Rachel was the first in her family to attend university, transferring to the University of Lethbridge after two years at Red Deer College, a community college in Alberta, Canada. In her two years at Lethbridge, Rachel learned Old English, and applied it to her studies in philology and linguistics.

Rachel studies Old English poetry and multilingualism, asking such questions as: why do poets of Anglo-Saxon England combine Old English and Latin? Why do these poets choose the composition strategies they do? And, what sorts of hybrid genres emerge from the attempt to merge two languages or poetic cultures?

Rachel chose to attend Notre Dame for a variety of reasons, not least for her sense that current faculty research resonated closely with her own, and that, under the aegis of their expertise, she will continue to grow as a scholar—refining her language skills in Latin and North seas dialects, and enhancing her interpretive skills in in philology and linguistics. Rachel also noted the importance of her peer researchers as a factor in choosing to attend Notre Dame. “There was a strong sense of community among the graduate students,” she writes, “one which seemed to fuel rather than hinder their research.”


Amanda Holland, Chemistry
Undergraduate Institution

Auburn University

While an undergraduate, Amanda Holland engaged in a number of research projects that continue to inform her graduate work. She studied the genes responsible for novel enzyme modifications, towards producing methane as a biofuel; and, at a National Science Foundation-sponsored summer program at Ohio State University, she had the opportunity to study emergent materials for use in bioimaging technology.

Amanda chose Notre Dame because she is interested in the research done at our institution; she perceives that the Department of Chemistry and Biochemistry sets students up for successful careers. She also notes her significant consideration of finances when she writes, “The Notebaert Fellowship’s generous stipend makes it much easier for me to just focus on my studies instead of having to worry about my living expenses as well.”


Brianna McCaslin, Sociology
Undergraduate Institution

Marian University
Graduate Institution
Indiana University–Purdue University Indianapolis

While at IUPUI, Brianna McCaslin chose to conduct in-depth quantitative interviews for her MA thesis, a feat many students early in their graduate educations choose not to tackle, opting to complete qualitative analyses instead. (She completed this fieldwork and her thesis while working two outside jobs!)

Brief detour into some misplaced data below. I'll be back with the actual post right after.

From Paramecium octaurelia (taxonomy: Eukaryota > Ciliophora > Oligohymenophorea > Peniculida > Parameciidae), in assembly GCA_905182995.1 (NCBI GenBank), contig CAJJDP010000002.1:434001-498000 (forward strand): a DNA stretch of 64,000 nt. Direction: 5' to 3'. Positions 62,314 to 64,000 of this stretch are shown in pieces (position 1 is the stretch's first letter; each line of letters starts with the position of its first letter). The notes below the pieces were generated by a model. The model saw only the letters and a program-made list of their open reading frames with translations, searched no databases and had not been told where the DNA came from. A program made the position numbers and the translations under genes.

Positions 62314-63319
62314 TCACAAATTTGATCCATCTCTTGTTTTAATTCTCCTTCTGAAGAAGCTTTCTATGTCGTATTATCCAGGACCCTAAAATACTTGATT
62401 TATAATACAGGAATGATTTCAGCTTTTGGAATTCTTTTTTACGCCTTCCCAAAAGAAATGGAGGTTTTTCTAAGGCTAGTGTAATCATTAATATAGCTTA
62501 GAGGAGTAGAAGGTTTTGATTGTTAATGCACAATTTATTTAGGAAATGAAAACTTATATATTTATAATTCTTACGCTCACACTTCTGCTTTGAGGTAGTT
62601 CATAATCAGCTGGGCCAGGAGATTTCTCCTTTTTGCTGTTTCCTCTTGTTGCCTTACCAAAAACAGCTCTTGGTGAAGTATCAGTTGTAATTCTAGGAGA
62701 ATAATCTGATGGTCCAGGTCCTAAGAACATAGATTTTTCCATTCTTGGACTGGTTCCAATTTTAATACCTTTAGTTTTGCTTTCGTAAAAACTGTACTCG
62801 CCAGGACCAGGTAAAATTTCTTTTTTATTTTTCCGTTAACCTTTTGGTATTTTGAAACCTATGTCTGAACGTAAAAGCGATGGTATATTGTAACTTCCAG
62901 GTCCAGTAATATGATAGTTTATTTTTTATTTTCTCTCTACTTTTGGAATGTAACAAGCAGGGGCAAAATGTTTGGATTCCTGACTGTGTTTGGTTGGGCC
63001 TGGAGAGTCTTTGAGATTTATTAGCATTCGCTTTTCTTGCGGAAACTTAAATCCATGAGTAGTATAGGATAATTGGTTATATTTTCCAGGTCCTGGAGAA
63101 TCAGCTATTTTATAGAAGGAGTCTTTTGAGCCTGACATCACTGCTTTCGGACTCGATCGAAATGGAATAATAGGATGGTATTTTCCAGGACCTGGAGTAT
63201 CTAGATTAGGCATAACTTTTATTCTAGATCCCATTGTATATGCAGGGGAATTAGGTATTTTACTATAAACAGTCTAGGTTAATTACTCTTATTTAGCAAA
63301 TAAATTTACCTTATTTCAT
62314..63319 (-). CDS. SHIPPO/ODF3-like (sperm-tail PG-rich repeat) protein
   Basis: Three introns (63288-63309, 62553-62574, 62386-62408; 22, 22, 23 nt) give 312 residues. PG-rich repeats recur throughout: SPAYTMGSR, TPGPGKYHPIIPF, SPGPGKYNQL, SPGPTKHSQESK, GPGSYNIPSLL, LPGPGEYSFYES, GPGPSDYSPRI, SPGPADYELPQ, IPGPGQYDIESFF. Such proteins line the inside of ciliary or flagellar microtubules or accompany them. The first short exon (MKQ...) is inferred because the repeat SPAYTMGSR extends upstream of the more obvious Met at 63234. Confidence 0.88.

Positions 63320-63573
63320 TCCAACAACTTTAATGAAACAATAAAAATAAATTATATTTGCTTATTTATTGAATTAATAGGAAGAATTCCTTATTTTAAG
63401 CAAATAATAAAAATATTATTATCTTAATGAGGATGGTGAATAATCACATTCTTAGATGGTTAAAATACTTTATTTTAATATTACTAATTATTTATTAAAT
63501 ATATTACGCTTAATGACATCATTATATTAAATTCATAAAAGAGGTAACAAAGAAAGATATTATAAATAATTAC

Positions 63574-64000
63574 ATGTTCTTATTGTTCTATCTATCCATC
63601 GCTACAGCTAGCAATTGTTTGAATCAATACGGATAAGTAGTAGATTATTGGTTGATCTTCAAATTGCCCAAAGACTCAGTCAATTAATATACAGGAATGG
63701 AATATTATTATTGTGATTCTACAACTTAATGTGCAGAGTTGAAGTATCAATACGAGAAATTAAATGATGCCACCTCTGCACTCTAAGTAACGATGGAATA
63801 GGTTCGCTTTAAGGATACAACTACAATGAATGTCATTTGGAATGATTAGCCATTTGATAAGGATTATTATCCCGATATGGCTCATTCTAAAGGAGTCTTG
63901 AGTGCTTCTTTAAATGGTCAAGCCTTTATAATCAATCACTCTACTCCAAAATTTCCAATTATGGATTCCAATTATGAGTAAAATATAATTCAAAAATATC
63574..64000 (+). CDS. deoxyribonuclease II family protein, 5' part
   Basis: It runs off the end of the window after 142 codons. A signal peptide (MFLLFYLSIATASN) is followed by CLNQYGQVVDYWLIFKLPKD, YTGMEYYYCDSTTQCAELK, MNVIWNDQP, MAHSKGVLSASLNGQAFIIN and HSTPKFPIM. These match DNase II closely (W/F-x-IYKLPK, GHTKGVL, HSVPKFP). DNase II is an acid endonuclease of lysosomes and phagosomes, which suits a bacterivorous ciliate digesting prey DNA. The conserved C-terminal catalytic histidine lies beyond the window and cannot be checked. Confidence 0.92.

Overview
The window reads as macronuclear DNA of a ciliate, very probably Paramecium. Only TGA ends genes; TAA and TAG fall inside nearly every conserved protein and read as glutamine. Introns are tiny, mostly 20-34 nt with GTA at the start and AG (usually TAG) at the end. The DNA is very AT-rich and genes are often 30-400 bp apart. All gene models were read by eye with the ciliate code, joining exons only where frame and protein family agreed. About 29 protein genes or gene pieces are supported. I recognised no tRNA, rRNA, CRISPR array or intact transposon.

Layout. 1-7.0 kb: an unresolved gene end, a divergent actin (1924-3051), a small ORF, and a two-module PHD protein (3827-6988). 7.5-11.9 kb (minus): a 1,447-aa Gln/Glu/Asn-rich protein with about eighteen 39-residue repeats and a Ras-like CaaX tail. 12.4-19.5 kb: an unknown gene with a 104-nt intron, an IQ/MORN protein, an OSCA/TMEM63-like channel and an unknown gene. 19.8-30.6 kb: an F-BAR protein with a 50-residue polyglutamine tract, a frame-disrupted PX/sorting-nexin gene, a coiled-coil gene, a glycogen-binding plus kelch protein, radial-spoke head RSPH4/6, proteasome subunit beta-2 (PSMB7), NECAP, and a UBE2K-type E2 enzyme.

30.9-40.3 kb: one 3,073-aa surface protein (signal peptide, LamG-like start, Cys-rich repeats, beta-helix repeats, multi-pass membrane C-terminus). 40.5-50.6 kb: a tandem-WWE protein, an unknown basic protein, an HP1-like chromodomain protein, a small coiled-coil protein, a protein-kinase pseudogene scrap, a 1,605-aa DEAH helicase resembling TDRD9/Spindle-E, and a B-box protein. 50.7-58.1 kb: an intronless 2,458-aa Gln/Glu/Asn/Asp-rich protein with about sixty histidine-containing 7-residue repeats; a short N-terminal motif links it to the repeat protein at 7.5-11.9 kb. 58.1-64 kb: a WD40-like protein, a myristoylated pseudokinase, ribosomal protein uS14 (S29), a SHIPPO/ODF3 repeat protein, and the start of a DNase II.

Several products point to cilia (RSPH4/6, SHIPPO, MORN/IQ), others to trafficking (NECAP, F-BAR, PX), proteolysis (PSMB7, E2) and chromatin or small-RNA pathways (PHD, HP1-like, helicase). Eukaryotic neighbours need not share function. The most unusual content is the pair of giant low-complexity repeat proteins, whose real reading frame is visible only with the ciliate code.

Brianna’s research closely aligns with the concerns of the Sociology department’s: she focuses on the intersections of gender, religion, sexuality, and culture. Her interest in these topics grew out of a “struggle to negotiate an authentic life as a young, educated Catholic woman.” Indeed, Brianna has been actively involved in the Church, working for five years in Indianapolis as a religious education catechist, and as a legislative intern for the Indiana Catholic Conference.

Brianna notes that she chose Notre Dame for two main reasons: “One was the Catholic identity of the institution. As a practicing Catholic and a researcher who wants to study Catholics, this is the perfect place for me to grow personally and professionally. The other reason was that I believe the culture of the Notre Dame Sociology department is the best place for me. I will receive rigorous academic training, but it is also a community where I can ask for help and receive guidance and support.”


Jessica Schiltz, Bioengineering
Undergraduate Institution

Arizona State University

Jessica’s initial interest in research was inspired by her volunteer work with disabled teens, a passion that drew her attention from the care of people with disabilities, to seek an understanding of disabilities’ underlying causes, be they genetic or environmental. At Arizona State University she worked for four years in a neural engineering laboratory, where she studied Parkinson’s disease in an animal model. Here, at Notre Dame, she works with Prof. Steven Schmid in the Department of Bioengineering, with an eye toward creating medical devices and advancing medical technologies.

In today’s academic climate, it’s tempting to pursue industry opportunities rather than an advanced degree. Jessica received two lucrative job offers her senior year, declining both to study at Notre Dame. Of this decision, she notes, “I felt that the University of Notre Dame clearly created an environment where its graduate students can be productive in their research and in their professional development. I chose graduate school over industry so I could make tangible contributions to the body of knowledge that is changing the landscape of health care.”